August 25, 2016

The Kitchen House - a book review

As you may know, we just returned from a vacation where Wi-Fi was virtually non-existent.  As such, Man-Child and I reverted to our go-to offline way to pass the time...reading.

I only packed two books but Man-Child - the over-achiever - packed at least five!

At any rate, one of the books I packed was The Kitchen House by Kathleen Grissom.  Now, I realize this book has been on the market for quite some time, but it has just hit my radar and I absolutely loved it!  And after visiting the author's website, I notice that she has recently released a new book, which is a follow up to The Kitchen House - so I will definitely be searching out that book soon!

The description on the back reads as so:

"At the turn of the nineteenth century on a tobacco plantation in Virginia, young, white Lavinia, who was orphaned on her passage from Ireland, arrives on the steps of the kitchen house and is placed under the care of Belle, the master's illegitimate, black daughter.  Lavinia learns to cook, clean, serve food, and cherish the quiet strength and love of her new family.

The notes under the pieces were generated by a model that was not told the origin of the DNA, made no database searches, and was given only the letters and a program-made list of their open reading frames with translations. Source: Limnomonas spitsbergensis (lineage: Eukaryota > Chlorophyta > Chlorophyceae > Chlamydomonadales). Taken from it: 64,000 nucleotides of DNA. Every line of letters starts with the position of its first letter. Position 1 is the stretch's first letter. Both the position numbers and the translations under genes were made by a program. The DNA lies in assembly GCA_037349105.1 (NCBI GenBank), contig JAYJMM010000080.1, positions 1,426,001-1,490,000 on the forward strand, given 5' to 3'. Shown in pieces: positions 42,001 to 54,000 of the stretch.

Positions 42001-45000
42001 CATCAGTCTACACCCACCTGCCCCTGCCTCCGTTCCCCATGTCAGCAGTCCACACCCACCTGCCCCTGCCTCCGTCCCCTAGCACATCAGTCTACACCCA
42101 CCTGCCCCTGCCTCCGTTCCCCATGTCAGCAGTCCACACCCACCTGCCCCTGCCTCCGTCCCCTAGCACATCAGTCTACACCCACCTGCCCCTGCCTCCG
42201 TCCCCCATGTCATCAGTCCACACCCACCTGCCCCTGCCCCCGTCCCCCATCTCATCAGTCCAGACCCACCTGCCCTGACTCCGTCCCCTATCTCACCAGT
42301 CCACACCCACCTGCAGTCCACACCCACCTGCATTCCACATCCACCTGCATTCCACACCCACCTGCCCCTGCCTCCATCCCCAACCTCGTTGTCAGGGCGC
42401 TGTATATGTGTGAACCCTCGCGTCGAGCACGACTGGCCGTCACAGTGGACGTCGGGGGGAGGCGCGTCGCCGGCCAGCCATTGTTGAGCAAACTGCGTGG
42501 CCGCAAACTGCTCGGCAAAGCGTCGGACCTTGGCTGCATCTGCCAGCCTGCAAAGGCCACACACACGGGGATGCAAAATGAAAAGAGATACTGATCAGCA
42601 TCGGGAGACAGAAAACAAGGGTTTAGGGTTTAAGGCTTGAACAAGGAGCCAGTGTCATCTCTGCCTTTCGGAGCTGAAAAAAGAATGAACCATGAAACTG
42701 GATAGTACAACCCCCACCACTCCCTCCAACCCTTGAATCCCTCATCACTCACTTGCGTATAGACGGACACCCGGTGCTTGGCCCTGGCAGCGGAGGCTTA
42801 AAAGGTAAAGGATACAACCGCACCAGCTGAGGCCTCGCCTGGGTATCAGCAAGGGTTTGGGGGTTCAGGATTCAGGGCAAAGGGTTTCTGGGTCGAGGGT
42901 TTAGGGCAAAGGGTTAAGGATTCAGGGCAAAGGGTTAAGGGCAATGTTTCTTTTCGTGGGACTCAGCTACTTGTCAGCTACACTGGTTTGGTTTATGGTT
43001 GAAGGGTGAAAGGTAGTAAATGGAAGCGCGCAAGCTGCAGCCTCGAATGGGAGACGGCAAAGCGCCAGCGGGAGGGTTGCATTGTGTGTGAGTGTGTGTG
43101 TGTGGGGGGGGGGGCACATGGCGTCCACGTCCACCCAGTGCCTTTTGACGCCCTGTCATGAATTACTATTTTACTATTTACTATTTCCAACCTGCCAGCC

In time Lavinia is accepted into the world of the big house, caring for the master's opium-addicted wife and befriending his dangerous yet protective son.  She attempts to straddle the worlds of the kitchen and big house, but her skin color will forever set her apart from Belle and the other slaves.

Through the unique eyes of Lavinia and Belle, Kathleen Grissom's debut novel unfolds in a heartbreaking and ultimately hopeful story of class, race, dignity, deep buried secrets, and familial bonds.

*Minneapolis Star Tribune."

I started this book on the two hour drive from Connecticut back to Pennsylvania and was entranced.  As my MIL and The Husband napped on the couch, I finished it -all 365 pages of it.

The book goes back and forth between Lavinia and Belle's perspective, so at first I had to be fairly vigilant about which character was "speaking" but quickly I was able to switch gears between perspectives.

This book will be one that will live on my bookshelf forever and ever - right next to my copy of Gone With The Wind - and will be read over and over and ever more cherished with every reading.  If you have even a glimmer of interest in reading this book, I would suggest that you do so - you won't be sorry.

2 comments:

  1. It would be nice to read books while traveling so that we will not know the tiredness of traveling.

    ReplyDelete
  2. I just went to my library website and put a hold on it. It will show up right about the time I finish reading my current book. BTW, I just read Molokai by Alan Brennert and simply loved it! :-)

    ReplyDelete

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